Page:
The Kansas Water Office, Kansas State University and Northwest Kansas Technical College are providing an opportunity to see firsthand what is taking place on Water Technology Farms by hosting a series of field days this month. Each location will showcase the technology that has been implemented and the results to date.
Last year, three Water Technology Farms — Roth/Garden City Company, T & O Farms LLC and WaterPACK/ ILS — were created in response to public input and identified in the Long-Term Vision for the Future of Water Supply in Kansas. These demonstration farms were initiated in southwest and south-central Kansas and are three-year pilot projects featuring the installation and testing of the latest irrigation technologies on a whole-field scale with a primary focus on water conservation.
“We greatly appreciate the leadership and innovation from these stakeholders who are willing to participate in these demonstration farms and the partners who also believe in these projects,” said KWO Director Tracy Streeter. “While we need to evaluate the performance of these farms for multiple years, the preliminary results from a water savings and economic standpoint are encouraging. There is growing evidence that water use reductions coupled with irrigation technology adoption and water management will result in positive effects on the aquifer and the producer’s bottom line.”
In addition to these existing farms, 13 more Water Technology Farms via partnerships, including generous support from the Kansas Corn Commission, have been established in western Kansas. Throughout August, each farm will host a field day.
• Monday — Circle C Farms, 10 a.m., Healy (RSVPs required by Saturday).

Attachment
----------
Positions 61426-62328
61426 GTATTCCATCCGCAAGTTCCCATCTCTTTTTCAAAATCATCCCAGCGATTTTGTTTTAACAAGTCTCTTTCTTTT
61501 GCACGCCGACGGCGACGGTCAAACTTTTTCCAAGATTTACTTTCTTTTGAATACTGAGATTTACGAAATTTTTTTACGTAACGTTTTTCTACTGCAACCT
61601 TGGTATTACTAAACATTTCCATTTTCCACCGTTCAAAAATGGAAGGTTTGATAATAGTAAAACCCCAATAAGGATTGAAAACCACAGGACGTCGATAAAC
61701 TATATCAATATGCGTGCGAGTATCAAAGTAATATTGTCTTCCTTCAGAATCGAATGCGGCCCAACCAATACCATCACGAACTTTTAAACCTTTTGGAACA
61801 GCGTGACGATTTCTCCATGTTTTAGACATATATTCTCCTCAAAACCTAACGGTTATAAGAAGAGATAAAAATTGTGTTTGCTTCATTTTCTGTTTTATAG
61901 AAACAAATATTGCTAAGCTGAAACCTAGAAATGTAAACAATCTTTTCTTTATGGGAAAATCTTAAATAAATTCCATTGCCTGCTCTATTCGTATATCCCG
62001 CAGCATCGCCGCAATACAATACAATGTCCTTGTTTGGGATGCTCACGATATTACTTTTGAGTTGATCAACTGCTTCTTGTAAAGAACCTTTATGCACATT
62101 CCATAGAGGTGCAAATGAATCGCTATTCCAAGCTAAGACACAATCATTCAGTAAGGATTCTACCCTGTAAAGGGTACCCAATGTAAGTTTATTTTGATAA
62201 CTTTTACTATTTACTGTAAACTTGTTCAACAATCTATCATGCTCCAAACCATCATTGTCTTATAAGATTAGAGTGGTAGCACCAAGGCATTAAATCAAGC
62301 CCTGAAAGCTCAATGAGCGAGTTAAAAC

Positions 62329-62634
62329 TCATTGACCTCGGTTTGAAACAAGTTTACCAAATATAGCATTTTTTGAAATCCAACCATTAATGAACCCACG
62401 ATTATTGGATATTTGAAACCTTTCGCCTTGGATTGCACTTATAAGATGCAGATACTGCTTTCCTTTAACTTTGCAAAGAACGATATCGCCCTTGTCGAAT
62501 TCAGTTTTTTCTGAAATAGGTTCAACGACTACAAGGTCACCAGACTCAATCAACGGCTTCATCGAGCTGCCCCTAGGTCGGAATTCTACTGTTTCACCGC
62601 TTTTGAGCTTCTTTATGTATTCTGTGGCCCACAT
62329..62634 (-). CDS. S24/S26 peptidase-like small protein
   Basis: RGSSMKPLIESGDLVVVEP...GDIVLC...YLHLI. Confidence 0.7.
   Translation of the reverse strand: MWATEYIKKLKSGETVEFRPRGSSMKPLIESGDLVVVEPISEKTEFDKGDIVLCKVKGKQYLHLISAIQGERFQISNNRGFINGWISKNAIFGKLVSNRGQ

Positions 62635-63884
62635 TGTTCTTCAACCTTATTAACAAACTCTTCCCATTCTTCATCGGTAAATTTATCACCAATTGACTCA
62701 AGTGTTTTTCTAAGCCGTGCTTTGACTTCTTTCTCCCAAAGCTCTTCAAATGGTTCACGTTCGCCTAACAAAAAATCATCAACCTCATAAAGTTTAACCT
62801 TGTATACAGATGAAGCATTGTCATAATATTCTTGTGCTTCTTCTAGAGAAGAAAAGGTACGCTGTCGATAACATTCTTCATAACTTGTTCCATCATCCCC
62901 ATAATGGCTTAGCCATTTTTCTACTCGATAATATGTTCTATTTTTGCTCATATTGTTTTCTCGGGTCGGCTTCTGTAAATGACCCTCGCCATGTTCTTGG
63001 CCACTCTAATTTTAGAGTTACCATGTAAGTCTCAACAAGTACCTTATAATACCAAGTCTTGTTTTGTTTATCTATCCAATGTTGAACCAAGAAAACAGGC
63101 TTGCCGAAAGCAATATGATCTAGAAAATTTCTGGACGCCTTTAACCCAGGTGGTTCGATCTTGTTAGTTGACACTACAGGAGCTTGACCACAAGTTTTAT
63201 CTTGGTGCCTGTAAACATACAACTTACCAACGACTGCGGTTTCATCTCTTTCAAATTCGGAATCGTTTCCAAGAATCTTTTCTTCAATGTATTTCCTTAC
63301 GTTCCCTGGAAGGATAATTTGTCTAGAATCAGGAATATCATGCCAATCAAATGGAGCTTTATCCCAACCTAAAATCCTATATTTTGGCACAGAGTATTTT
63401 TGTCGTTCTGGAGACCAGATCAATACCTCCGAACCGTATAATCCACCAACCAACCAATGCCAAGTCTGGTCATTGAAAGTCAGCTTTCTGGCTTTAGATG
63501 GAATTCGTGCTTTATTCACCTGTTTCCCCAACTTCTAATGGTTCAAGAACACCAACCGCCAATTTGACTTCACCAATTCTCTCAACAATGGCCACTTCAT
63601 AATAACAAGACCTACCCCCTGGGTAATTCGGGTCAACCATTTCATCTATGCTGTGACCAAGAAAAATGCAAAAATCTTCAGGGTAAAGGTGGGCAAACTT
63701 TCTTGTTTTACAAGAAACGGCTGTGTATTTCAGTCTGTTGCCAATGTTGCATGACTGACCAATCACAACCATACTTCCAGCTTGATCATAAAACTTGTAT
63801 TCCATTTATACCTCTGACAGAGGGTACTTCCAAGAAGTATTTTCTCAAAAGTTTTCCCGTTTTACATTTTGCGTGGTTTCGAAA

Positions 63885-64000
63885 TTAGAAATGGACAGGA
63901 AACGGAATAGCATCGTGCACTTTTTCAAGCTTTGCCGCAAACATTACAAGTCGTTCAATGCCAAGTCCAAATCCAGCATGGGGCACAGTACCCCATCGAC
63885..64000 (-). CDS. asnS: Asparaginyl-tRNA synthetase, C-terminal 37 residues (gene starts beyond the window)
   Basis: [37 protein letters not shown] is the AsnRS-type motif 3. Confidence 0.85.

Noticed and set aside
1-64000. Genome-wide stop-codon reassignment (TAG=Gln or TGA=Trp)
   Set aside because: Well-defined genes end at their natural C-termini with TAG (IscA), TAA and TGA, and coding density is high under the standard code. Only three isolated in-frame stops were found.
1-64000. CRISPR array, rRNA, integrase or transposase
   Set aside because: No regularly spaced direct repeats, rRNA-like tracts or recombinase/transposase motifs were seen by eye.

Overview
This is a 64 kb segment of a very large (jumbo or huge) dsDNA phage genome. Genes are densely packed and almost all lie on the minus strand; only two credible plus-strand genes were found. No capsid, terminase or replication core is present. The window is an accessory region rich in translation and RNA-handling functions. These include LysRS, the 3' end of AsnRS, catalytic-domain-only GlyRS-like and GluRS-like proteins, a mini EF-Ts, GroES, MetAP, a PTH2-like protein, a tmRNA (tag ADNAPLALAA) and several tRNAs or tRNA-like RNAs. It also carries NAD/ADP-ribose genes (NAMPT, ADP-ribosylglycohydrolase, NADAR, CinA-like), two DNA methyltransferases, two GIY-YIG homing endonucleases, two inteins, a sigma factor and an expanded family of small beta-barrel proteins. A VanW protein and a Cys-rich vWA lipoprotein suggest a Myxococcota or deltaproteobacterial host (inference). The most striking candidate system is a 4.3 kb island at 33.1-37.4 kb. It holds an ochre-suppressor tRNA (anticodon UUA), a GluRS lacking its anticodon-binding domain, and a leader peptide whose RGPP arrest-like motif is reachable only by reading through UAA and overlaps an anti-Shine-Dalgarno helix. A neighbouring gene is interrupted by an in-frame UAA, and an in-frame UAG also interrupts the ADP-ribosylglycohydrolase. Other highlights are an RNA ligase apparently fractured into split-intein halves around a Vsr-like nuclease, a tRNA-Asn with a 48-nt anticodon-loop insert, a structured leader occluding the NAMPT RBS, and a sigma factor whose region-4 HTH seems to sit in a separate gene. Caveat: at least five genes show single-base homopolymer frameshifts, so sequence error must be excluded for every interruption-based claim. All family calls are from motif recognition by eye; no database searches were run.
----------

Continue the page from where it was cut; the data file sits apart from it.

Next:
• Aug. 11 — Hatcher Land and Cattle, 2 p.m., Liberal.
• Aug. 14 — WaterPACK/ILS, 2 p.m., Larned.
• Aug. 15 — T&O Farms LLC 10 a.m., Garden City (RSVPs required by Aug. 11).
• Aug. 21 — Northwest Kansas Technical College, 10 a.m., Goodland.
• Aug. 31 — Big D Farms, 9 a.m., Holcomb.
In addition to understanding how the technologies work, the field days are opportunities to learn from local producers, irrigation companies, soil-moisture sensor dealers and other entities about options and experiences towards improving irrigation water use. In 2016 alone, the field days had a collective attendance of 375 people wanting to learn something new as well as wanting to share their experience with fellow producers.
This year, in addition to producers participating in the Water Technology Farms, NWKTC also is participating by providing learning and workforce development training for its students. Its Precision Agriculture department and landowners around in surrounding counties have partnered to develop 10 Water Technology Farm projects.
In these projects, the students and landowners receive in-field training and hands-on experience implementing water efficiency technologies. With supplier partnerships, students will be exposed to multiple types of soil moisture probes, pivot controls, irrigation scheduling systems and other water management tools.
KWO provides financial assistance to Kansas State University’s efforts to give technical support to each technology farm.
“K-State is working with partners to help address questions and concerns about the new irrigation technologies so in the future, farmers will fully embrace the technology appropriate for their operation and situation,” said Jonathan Aguilar, water resource engineer with K-State Research and Extension, based in Garden City. “Each farm is set up slightly different, depending on the primary concern the producer has. For example, one farm has three adjacent spans with different modes of application for comparison purposes. In all fields, soil moisture sensors are installed and tested for accuracy as feedback or for its performance in the different soil types.”
Visit the KWO website, www.kwo.org, for more information on each field day or call (888) KAN-WATER.